Action observation in the modification of postural sway and gait: Theory and use in rehabilitation
AbstractThe discovery of cortical neurons responsive to both the observation of another individual’s movement and one’s own physical movement has spurred scientists into utilising this interplay for rehabilitation. The idea that humans can quickly transfer motor programmes or refine existing motor strategies through observation has only recently gained interest in the context of gait rehabilitation but may offer significant promise as an adjunctive therapy to routine balance training. This review is the first dedicated to action observation in postural control or gait in healthy individuals and patients. The traditional use of action observation in rehabilitation is that the observer has to carefully watch pre-recorded or physically performed actions and thereafter imitate them. Using this approach, previous studies have shown improved gait after action observation in stroke, Parkinson’s disease and knee or hip replacement patients. In healthy subjects, action observation reduced postural sway from externally induced balance perturbations. Despite this initial evidence, future studies should establish whether patients are instructed to observe the same movement to be trained (i.e., replicate the observed action(s)) or observe a motor error in order to produce postural countermeasures. The best mode of motor transfer from action observation is yet to be fully explored, and may involve observing live motor acts rather than viewing video clips. Given the ease with which action observation training can be applied in the home, it offers a promising, safe and economical approach as an adjunctive therapy to routine balance training.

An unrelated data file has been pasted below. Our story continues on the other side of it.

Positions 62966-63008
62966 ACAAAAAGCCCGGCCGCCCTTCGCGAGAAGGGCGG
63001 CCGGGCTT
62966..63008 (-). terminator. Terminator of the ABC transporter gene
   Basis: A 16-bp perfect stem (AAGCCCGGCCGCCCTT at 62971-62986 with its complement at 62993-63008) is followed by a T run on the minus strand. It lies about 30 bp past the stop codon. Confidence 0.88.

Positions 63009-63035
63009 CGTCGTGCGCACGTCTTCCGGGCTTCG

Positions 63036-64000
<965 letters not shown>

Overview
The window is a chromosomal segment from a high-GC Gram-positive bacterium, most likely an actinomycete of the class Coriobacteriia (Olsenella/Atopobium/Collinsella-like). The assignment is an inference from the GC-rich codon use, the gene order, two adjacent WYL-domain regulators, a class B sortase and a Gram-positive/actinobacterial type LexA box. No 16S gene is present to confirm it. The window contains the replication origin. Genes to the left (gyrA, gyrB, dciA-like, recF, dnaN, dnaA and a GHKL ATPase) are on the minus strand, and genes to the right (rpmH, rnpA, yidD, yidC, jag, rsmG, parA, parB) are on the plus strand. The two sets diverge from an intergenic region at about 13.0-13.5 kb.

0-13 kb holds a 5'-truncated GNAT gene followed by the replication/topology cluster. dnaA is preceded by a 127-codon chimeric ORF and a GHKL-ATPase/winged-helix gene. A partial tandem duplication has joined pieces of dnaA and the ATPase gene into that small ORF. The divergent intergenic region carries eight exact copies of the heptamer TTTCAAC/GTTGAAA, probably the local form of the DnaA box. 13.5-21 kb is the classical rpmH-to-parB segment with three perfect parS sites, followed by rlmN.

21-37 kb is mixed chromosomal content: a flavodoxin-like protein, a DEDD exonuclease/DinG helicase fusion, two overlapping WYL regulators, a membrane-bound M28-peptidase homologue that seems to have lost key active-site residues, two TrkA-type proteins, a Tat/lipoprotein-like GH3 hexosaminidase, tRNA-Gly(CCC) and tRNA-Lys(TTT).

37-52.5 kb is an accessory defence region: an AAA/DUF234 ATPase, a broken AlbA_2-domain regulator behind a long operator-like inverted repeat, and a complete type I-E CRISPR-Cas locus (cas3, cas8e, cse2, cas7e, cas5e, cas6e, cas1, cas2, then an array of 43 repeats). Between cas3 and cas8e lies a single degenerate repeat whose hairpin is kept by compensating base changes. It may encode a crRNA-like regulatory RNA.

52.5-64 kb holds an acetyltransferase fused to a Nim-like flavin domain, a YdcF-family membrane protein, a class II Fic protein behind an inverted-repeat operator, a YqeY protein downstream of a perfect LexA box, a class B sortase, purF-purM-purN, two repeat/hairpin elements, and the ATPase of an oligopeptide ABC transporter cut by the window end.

CitationPatel, M. (2017) 'Action observation in the modification of postural sway and gait: Theory and use in rehabilitation', Gait & Posture. 58 pp. 115-120 doi 10.1016/j.gaitpost.2017.07.113
JournalGait and Posture
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